In this judgement it was decided that a mineworker, who contracts an occupational disease in the course of employment, is not barred by Section 35 (1) of the Compensation for Occupational Injuries and Diseases Act (COIDA) 130 of 1993 from suing the employer for damages, in addition to claiming statutory benefits, provided fault can be established.
At the time the judgment was handed down, it was hailed in the media and other sections of South African society as a major victory for mineworkers. We argued then that this was misplaced jubilation. If we assume that mining companies are doing all they are required to do, by law, to improve occupational health and safety, then litigating against them – which requires proving fault – will not be easy.
Suing employers at common law, which the Manakayi case authorised, has historically never been an easy process. In fact, all available evidence suggests strongly that suing the employer for damages has been an ineffective option in many countries, and it is for this reason that workmen’s compensation schemes were introduced in the early 1900s. Suggesting that suing the employer is a solution worth celebrating is, therefore, inconceivable as it takes us back a hundred years.
The current system of compensating occupational disease sufferers in the mining industry, where they are required to sue their employers, hardly improves their position. Against the background of high disease rates, which show no signs of improving, the last thing one would want to see is a compensation system that further complicates the position of occupational disease sufferers.
Suing employers at common law is a very slow and expensive process. For instance, the Mankayi litigation started in the South Gauteng High Court in 2006, and the Constitutional Court only ruled on the existence of Mankayi’s right to sue the employer in 2011; some five years later.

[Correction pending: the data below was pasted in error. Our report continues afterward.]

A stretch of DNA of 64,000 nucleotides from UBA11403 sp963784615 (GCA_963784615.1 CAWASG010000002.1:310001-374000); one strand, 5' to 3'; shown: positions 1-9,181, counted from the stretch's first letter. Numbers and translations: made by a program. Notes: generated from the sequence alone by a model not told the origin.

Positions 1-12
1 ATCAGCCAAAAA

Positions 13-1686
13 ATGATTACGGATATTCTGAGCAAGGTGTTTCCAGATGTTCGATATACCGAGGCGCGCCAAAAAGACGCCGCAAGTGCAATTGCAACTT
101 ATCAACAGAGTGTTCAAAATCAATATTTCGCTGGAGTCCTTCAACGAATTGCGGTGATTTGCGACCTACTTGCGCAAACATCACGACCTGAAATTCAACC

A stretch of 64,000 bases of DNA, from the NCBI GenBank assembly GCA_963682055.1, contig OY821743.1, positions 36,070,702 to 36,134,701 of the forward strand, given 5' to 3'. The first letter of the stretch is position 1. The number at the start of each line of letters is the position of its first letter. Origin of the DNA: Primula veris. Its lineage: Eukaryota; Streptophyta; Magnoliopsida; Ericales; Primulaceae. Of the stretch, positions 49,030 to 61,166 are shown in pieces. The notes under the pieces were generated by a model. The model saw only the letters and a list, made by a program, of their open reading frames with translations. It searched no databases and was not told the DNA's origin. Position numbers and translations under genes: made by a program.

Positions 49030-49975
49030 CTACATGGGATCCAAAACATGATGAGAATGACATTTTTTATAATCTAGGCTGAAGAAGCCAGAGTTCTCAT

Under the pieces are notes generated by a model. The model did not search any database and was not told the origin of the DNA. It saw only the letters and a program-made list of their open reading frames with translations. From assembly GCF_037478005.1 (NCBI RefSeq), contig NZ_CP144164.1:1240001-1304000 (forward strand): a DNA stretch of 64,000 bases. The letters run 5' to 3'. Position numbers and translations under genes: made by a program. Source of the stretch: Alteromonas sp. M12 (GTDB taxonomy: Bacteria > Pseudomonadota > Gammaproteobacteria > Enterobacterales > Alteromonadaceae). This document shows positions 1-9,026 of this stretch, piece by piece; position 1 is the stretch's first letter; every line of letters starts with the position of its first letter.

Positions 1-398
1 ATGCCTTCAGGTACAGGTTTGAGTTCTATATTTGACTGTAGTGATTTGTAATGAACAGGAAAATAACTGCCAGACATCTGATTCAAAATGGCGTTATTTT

Herein we find another misconception, which was clearly evident soon after the judgment was handed down. Many people, including some leading media reports, were under the mistaken impression that the Constitutional Court awarded Mankayi damages. It did not. The Constitutional Court merely ruled that Mankayi had a right to sue the employer. This means that, on the question of whether he was entitled to any damages at all, the matter was supposed to go back to the High Court for this issue to be determined.
Unfortunately, Mankayi died before this process (which could have taken another several years) could begin. Had this process continued, there was no guarantee that damages would have been awarded to him. Likewise, it is also uncertain what their quantum would have been. This serves as a classic illustration of how slow litigation can be to yield compensation – it can take years before issues are finalised and, in the interim, victims will be suffering with no compensation at all.
Suing the employer is also an expensive process – more so in occupational disease cases where issues involved can be extremely complex. To resolve them, scientific evidence and expert witnesses are usually required. If there is one area where litigation is not desirable as a compensation option, it is occupational disease claims. Large portions of potential compensation end up being transferred to third parties, such as lawyers and expert witnesses, leaving disease sufferers with very little.
The current policy and system for dealing with occupational diseases in South African mines seems to be failing, both in terms of trying to reduce the scale of the problem, as well as assisting those who are affected by diseases at work.
What is needed is a system that responds quickly and fairly to the needs of occupational disease sufferers, and not one that leaves them at the mercy of lawyers and the slow judicial machinery.
Legally Speaking is a regular column by Albert Mushai from the school of Economics and Business Sciences, University of the Witwatersrand. Mushai holds a master’s degree from the City University, London, and was the head of the insurance department at the National University of Science and Technology in Zimbabwe before joining Wits University as a lecturer in insurance.